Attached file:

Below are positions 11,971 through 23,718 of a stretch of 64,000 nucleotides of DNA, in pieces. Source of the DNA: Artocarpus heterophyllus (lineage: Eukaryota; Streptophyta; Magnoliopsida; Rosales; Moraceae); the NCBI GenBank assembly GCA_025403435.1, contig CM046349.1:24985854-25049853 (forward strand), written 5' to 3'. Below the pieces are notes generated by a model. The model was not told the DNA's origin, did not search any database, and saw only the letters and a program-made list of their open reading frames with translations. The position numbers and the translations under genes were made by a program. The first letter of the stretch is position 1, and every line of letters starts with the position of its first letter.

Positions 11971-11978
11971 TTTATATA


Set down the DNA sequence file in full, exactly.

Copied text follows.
Below are positions 11,971 through 23,718 of a stretch of 64,000 nucleotides of DNA, in pieces. Source of the DNA: Artocarpus heterophyllus (lineage: Eukaryota; Streptophyta; Magnoliopsida; Rosales; Moraceae); the NCBI GenBank assembly GCA_025403435.1, contig CM046349.1:24985854-25049853 (forward strand), written 5' to 3'. Below the pieces are notes generated by a model. The model was not told the DNA's origin, did not search any database, and saw only the letters and a program-made list of their open reading frames with translations. The position numbers and the translations under genes were made by a program. The first letter of the stretch is position 1, and every line of letters starts with the position of its first letter.

Positions 11971-11978
11971 TTTATATA